Harvard’s Brock Reeve Sizes up the Prospects for Stem Cells in 2008 and Beyond
2007 has been an outstanding year for stem cells—those much-ballyhooed cells with the ability to develop into numerous tissues in the body and ultimately, researchers hope, repair the damage in ailments such as Parkinson’s disease or spinal cord injury. Scientific papers have been flying fast and furious, but which of the year’s developments are the most important, and how will they affect Massachusetts’ nascent stem cell industry in the year to come?
For answers to these and other questions, I turned to Brock Reeve, executive director of the Harvard Stem Cell Institute (HCSI). The former COO of Life Science Insights, a Framingham, MA-based research firm, Reeve has a unique perspective on stem cells and their potential to affect medicine and medical research—his brother was the late actor Christopher Reeve, who became one of the field’s most vocal advocates after he was paralyzed in a horseback riding accident.
Brock Reeve took up his post at HSCI in 2006. The institute, which was founded in 2004, now includes 19 member institutions, including Harvard University, Harvard Medical School, and area teaching hospitals and research organizations.
HSCI researchers from some of those member institutions played important roles in what Reeve says was the biggest news in stem cells this year: the development of ways to turn back the developmental clock on adult cells. The technique, called somatic cell reprogramming, could yield embryonic-like stem cells without destroying embryos in the process. Such cells could be vital research tools and, because they could theoretically be custom-made from a patient’s own cells, might ultimately provide a source of genetically matched replacement tissues and organs that would avoid rejection by the body.
Reprogramming developed “a lot faster than anyone thought,” Reeve said, moving from initial mouse studies (pioneered at Kyoto University and expanded upon at HSCI and elsewhere) into studies with human cells within the course of the year. But the current technique employs viruses that insert special genes into the adult cells—such genetic methods can themselves cause cancer and other problems, meaning that cells produced via this type of reprogramming are likely too dangerous to transplant directly into people. Which leads me right into my next question for Reeve.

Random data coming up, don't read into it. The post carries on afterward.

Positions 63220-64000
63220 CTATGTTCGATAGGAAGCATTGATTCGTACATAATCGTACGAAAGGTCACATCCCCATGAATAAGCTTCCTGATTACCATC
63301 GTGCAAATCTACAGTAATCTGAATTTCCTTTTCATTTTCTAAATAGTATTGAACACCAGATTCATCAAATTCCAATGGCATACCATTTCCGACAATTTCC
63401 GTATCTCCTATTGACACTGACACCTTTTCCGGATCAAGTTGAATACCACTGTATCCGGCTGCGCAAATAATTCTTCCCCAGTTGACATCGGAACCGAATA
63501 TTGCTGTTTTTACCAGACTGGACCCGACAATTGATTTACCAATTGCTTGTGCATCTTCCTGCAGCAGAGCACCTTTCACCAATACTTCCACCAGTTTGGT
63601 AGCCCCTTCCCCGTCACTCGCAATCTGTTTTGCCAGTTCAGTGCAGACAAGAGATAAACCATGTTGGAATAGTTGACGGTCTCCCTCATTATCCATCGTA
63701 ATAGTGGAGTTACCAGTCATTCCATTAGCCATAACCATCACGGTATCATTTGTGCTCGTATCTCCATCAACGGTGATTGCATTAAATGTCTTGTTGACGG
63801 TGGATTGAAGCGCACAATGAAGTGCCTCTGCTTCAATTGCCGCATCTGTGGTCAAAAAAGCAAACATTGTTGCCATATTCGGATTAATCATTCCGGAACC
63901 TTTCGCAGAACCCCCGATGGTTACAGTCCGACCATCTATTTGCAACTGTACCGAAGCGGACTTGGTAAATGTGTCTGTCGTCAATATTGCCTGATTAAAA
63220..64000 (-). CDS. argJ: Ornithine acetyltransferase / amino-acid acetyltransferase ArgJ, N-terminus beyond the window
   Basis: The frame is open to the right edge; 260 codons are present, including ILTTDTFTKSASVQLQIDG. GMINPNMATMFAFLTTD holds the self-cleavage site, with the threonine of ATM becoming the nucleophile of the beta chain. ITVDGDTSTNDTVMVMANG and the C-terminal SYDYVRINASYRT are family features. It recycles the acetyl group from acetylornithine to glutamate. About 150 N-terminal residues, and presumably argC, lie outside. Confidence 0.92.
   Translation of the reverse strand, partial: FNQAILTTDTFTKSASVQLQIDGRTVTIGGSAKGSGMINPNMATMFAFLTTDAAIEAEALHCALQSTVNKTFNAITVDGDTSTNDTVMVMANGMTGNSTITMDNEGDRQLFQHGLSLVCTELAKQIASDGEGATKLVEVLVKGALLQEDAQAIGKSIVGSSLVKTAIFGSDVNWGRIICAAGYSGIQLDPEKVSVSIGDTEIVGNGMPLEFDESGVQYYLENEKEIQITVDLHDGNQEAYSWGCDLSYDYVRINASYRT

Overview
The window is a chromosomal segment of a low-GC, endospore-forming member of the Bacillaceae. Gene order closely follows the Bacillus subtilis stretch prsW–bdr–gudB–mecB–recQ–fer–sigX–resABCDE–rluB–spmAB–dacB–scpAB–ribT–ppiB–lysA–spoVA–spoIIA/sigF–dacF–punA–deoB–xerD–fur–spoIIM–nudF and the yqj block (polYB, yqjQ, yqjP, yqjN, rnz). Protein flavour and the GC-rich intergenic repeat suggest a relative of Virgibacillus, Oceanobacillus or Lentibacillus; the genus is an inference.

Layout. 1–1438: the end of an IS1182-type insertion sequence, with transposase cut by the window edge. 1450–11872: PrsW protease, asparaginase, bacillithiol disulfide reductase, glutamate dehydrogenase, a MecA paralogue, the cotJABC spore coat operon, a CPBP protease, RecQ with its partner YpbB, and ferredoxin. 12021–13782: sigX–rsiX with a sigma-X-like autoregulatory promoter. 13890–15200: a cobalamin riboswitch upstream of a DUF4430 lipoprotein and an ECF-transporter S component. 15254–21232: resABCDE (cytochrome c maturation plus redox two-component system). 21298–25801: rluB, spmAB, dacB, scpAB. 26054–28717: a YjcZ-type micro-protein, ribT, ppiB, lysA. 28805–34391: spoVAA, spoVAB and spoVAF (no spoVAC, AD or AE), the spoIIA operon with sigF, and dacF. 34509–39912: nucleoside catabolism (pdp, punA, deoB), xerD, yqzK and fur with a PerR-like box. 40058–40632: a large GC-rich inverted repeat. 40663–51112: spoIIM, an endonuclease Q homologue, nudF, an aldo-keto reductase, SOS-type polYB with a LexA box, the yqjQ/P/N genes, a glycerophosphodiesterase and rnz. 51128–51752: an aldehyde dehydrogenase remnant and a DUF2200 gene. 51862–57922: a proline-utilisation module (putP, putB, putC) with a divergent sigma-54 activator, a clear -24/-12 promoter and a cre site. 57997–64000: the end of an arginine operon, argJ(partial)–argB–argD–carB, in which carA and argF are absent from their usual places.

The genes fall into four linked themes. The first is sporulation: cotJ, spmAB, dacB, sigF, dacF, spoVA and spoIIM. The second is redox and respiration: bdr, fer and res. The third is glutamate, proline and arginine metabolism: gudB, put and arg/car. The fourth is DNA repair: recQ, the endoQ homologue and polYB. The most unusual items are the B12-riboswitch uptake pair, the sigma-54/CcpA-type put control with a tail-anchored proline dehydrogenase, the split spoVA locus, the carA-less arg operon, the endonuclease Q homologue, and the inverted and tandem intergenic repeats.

Xconomy: What are the most important things you expect to see happen in 2008?
Brock Reeve: One big question is how to get reprogramming of human stem cells without methods like retroviruses, which is what those labs used. Can you do that with chemical compounds? I think that will happen within a year.
In one way or another, we will also achieve somatic cell nuclear transfer [editor's note: aka "therapeutic cloning," another proposed means of creating stem cells genetically matched to an individual] in human cells.
Another key area that will get more sophisticated this year is imaging. We need to be able to track the cells used better and know where they are going and what they are doing. In medical trials, doctors inject the cells and hope they go to the right places. That’s what FDA is really going to worry about: If you put in these embryonic stem cells in the body, are they really turning into adult cells? Or, are they just disappearing and having some unexplained effect on surrounding cells?
Finally, I think Massachusetts itself will see three or four new stem cell startups.
X: Speaking of stem cell startups, why aren’t there more of them here? Just-launched Fate Therapeutics, for instance, seems to be making its home in Seattle.
BR: Well, part of it is just circumstances. With Fate Therapeutics, David Scadden and Leonard Zon [of HSCI] are involved, but so are scientists from Stanford and Scripps. It’s a national network.